The entire MENA region, certainly including KSA, and Iran outside the MENA if it is considered a West Asian power like Pakistan, is confronted by large and rising economic and social challenges. As just one example, KSA and a string of other regional countries are totally dependent on food imports due to their neglected agricultural and water resource sectors, and like Europe's PIIGS have a “lost generation” of youth, with youth unemployment rates of twenty-five to forty-five percent, sometimes more. Especially in the MENA, including KSA and Iran, since 2011 this neglect of basic economic issues is a proven and potent source of social unrest. Overthrow of both regimes – Tehran and Riyadh – by street protest is far from impossible.

US disengagement in Egypt has been spectacularly rapid – in part because Egypt is now in permanent transition despite Saudi attempts to "stop the revolution" by directly supporting a military coup. Another reason is that the role and importance of the Suez Canal (and the more recent Sumed pipeline) in world oil is now vastly smaller than the Canal was in 1956. The oil-geopolitics of the region have changed. After depending on the US for over 65 years, the American "protector or vigilante" is no longer a regional power and reliable ally – or a permanent foe. This has already profoundly affected Israel, in the short run increasing its stridency and bellicosity.

LIVING WITH LOWER OIL PRICES

Looming in the not too distant future, because technological and hydrocarbon resource E&P improvements have drastically increased world recoverable gas and oil resources, as well as coal resources, oil producer countries such as KSA face the theoretical challenge of restricting Middle Eastern and North African supplies, to compensate for increased world production and "defend prices". Given that as already mentioned, the long term trend of oil's role in world energy is declining, but supply is increasing, this will be a major challenge for KSA. We can already conclude it is unlikely to effectively and durably hold down production to hold up prices.

King Abdullah has colorfully called for "beheading the Iranian snake", and KSA war drum beating is at fever intensity, like Israeli war drum beating, but the nuclear strategic threat of Iran is basically similar to that of any other country with large numbers of nuclear facilities and installations. These are able to produce either "clean" or "dirty" bombs quite fast, but also render the national security of the country an illusion, due to offering massive and dangerous "soft targets" for enemy attack.

The argument of some analysts, that KSA is seeking complete regional hegemony and the physical elimination of Iran in order to obtain total control over the production and price of oil in the Middle East, possibly also the MENA, can easily be dismissed as an impossible fantasy. This fantasy could or might be nurtured by some Saudi dreamers, to be sure, but does not resist daylight. Saudi fear and hatred of Iran, it is was so intense, would have motivated and resulted in easily identifiable and coherent use of the "Saudi oil weapon", long before today.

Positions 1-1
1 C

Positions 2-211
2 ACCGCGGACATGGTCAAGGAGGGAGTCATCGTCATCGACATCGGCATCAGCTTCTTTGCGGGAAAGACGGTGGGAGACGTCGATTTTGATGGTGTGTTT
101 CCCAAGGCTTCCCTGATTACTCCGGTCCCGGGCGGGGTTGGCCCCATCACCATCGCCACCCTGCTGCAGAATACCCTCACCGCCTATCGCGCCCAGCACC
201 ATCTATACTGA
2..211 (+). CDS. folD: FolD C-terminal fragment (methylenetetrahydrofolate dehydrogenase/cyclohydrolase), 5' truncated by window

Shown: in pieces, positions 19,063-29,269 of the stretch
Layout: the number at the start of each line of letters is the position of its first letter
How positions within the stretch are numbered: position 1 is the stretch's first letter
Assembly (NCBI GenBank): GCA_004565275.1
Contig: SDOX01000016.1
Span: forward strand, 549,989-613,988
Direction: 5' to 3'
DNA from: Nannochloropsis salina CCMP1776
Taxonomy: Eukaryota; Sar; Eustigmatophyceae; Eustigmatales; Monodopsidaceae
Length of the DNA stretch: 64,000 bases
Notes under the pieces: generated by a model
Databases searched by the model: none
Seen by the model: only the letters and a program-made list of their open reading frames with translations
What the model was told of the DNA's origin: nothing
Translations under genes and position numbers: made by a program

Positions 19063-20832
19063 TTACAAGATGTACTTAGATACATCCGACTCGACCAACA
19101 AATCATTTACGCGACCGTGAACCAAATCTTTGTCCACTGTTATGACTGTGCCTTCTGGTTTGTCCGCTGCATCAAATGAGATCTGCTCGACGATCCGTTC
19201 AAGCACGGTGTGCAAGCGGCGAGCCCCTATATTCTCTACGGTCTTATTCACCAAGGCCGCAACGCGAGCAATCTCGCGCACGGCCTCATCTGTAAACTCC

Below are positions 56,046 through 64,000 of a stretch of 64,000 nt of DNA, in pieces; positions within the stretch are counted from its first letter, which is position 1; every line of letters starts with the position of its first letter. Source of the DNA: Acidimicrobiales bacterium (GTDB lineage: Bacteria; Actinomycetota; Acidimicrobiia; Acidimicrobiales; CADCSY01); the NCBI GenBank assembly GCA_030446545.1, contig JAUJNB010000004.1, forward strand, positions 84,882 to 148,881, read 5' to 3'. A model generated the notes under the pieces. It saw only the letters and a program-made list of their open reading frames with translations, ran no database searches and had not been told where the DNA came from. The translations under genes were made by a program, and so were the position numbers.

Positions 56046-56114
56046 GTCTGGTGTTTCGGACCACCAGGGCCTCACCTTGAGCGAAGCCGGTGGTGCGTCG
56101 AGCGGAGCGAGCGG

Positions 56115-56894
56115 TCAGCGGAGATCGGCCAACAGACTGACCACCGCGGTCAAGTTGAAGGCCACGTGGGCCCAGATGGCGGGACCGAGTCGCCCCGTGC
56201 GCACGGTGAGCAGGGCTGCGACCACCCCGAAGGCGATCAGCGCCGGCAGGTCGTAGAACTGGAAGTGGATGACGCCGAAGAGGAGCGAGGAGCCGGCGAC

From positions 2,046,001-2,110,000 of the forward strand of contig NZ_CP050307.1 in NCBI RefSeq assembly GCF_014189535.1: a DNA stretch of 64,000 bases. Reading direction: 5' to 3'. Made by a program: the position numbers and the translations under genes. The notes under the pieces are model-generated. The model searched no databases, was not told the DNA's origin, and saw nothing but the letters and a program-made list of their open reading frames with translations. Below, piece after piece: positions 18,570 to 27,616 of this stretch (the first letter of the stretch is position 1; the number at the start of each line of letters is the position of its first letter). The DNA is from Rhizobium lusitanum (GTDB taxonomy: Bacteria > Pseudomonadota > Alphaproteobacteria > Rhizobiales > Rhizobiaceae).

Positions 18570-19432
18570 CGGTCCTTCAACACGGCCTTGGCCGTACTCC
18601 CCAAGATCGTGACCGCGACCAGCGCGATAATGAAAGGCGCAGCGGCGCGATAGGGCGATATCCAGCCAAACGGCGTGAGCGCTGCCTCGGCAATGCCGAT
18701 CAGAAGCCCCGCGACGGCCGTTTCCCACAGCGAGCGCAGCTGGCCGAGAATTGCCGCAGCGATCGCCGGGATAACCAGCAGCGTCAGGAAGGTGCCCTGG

However, the intensity of Saudi anti-Iranian propaganda and political action, extending to its recent refusal to address the UN General Assembly and rejection of a temporary seat in the Security Council, almost surely indicates that in fact, KSA oil production and price influence – which cannot be called hegegomy – is declining. Saudi action to thwart a peaceful end to Iranian nuclear sanctions, with France and Israel, can be read as spurred by the justifiable fear in Riyadh that the end to sactions will be followed by a relatively rapid increase in Iranian oil export supplies – and a further erosion of oil prices. The reasons why France and Israel would want to pay more for their oil imports, or even face physical rationing of oil if nuclear attack on Iran is "too successful" can be attributed to "realpolitik" and do not have to be examined!

Riyadh's diplomatic theatrics are usually read as Saudi rage that Iran has "hoodwinked and deceived" an eager to be deceived and increasingly isolationist United States. The uncomfortable Saudi total dependence on oil export revenues (92% of the national budget in 2012), due to decades of under-spending outside the oil sector, and royal misspending, is however recognized by some of its princely elite as a real and urgent challenge, such as prince Alaweed. Saudi bellicosity may therefore also be read as a power conflict inside the ruling elite – where the hardliners, acting dramatically and theatrically, hope to lever themselves more power. However, because their capacity to halt the coming oil price decline is zero, as is their real ability to control the region, they will be forced to give way to reason.

By Andrew McKillop

Contact: xtran9@gmail.com

Former chief policy analyst, Division A Policy, DG XVII Energy, European Commission. Andrew McKillop Biographic Highlights

Co-author 'The Doomsday Machine', Palgrave Macmillan USA, 2012

Andrew McKillop has more than 30 years experience in the energy, economic and finance domains. Trained at London UK’s University College, he has had specially long experience of energy policy, project administration and the development and financing of alternate energy. This included his role of in-house Expert on Policy and Programming at the DG XVII-Energy of the European Commission, Director of Information of the OAPEC technology transfer subsidiary, AREC and researcher for UN agencies including the ILO.

© 2013 Copyright Andrew McKillop - All Rights Reserved Disclaimer: The above is a matter of opinion provided for general information purposes only and is not intended as investment advice. Information and analysis above are derived from sources and utilising methods believed to be reliable, but we cannot accept responsibility for any losses you may incur as a result of this analysis. Individuals should consult with their personal financial advisor.